It has been told countless times before by your priest, your coach, your motivational speaker and your most emotionally charged movies: Always be grateful for what you have. Now science will be yet another field that professes that gratitude is good for you.
A new study published by Stephen M. Yoshimura and Kassandra Berzins in the National Communication Association’s Review of Communication looks deeper into the connection between expressing gratitude and psychological as well as physical health. And as valid as their findings are, they will not be a surprise to anyone: Being positive improves your health.
The authors related that gratitude leads to several positive effects on our lives in social and psychological aspects. It also makes us more inclined to being altruistic and generous, to seeing the bright side of things, to hoping for the best, to workout often and to have less physical sickness and pain.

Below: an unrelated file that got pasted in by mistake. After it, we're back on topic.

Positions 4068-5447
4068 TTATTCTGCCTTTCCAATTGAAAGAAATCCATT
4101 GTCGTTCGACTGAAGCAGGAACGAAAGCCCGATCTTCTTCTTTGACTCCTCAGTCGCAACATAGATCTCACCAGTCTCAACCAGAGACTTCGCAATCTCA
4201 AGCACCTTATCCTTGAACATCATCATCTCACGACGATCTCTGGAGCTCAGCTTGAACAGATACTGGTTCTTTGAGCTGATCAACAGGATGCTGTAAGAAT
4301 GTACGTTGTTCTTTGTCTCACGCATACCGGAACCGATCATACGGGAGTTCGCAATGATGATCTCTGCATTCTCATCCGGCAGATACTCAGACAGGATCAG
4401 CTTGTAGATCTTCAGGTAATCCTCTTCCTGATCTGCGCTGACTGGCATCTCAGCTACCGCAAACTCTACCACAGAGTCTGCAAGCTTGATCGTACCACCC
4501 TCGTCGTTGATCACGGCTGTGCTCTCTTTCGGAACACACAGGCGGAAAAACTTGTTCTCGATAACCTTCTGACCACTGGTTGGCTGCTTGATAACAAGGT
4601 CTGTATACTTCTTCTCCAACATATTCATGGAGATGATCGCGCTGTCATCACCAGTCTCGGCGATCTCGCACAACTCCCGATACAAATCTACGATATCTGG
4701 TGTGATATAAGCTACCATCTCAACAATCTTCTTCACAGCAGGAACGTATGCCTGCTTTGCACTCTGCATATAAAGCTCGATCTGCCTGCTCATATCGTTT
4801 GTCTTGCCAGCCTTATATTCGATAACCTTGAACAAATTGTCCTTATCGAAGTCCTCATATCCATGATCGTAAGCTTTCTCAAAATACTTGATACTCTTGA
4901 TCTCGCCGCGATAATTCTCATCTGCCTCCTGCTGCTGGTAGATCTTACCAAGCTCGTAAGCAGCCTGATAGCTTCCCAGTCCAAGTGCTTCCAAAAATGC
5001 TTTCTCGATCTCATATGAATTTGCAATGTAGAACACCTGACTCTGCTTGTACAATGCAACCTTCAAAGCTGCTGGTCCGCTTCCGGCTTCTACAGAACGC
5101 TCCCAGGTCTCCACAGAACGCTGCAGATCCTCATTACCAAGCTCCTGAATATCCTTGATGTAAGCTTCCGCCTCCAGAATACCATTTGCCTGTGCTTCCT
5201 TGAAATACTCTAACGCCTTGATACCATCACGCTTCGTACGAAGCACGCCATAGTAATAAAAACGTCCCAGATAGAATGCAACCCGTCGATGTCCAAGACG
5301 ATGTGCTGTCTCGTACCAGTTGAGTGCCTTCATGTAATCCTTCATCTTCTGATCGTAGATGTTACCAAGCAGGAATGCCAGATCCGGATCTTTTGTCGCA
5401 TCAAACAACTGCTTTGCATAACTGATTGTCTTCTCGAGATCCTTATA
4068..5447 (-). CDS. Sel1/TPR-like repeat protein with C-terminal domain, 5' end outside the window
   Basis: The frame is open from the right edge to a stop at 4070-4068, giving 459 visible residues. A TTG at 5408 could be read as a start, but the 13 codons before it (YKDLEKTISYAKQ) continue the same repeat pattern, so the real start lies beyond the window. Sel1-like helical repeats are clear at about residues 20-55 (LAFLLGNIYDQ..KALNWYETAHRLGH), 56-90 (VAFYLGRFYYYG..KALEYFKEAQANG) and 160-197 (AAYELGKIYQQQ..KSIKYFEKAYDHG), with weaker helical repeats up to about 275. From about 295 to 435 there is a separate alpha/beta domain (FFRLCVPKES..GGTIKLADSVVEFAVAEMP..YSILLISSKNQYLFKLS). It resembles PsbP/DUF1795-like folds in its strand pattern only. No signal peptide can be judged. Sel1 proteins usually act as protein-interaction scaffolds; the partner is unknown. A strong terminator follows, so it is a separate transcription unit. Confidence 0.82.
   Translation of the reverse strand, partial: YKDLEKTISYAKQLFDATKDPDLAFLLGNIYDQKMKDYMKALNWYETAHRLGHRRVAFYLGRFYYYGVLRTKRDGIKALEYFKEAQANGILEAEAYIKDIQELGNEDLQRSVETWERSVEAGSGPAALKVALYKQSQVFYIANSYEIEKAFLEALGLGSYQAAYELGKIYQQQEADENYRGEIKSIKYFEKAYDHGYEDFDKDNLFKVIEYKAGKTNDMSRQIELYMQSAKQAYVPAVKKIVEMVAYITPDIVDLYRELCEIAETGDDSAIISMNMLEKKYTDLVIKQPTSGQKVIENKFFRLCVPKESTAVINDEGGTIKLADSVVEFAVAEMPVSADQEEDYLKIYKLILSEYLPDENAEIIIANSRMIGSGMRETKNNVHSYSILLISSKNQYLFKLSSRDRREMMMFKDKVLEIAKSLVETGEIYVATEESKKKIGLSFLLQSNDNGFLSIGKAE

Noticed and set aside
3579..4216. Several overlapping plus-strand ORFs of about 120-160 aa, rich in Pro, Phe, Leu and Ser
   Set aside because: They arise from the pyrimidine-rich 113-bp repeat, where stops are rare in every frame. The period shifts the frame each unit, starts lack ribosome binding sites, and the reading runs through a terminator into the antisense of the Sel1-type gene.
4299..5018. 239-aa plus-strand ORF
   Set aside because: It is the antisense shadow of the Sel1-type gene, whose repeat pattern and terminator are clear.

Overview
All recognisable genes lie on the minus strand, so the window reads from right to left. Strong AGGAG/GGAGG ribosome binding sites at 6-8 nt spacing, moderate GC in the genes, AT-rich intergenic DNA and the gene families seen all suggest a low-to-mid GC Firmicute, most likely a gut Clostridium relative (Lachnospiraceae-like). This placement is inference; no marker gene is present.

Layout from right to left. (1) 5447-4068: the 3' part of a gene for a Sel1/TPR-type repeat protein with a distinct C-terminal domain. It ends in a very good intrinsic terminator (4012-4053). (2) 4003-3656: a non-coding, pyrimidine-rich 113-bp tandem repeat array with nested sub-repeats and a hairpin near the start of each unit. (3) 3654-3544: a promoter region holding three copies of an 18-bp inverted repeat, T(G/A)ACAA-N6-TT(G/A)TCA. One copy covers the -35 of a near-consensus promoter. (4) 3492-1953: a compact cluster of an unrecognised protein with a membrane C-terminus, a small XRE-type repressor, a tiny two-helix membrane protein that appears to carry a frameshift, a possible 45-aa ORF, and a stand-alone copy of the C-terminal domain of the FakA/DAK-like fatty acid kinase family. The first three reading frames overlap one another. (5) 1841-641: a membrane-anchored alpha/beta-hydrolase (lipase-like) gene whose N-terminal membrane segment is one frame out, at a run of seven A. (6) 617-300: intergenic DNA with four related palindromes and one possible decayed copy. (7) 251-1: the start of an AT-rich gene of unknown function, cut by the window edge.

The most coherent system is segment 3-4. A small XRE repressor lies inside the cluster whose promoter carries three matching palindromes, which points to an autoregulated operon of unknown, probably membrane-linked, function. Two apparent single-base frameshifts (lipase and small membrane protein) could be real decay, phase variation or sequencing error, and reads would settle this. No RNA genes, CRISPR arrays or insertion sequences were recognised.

The researchers see one of the important features of gratitude as a feeling is its resemblance to the feeling of happiness. Except that gratitude is almost like happiness that must involve something done by others. It involves receiving a message and knowing how to interpret it. It is that interpretation, if positive, that will allow us to feel thankful.
It is therefore true that feeling gratitude is a welcome tool for health improvement, however showing gratitude can also increase your well being, indirectly at least. The research reported that expressing gratitude deliberately will have significantly positive effects on your relationship.
In fact couples that admitted being thankful to have one-another felt the benefits of the confession for an entire six months afterwards. This just means that being grateful to the people around you just makes your social connection to them better. So don’t just say thank you, be thankful!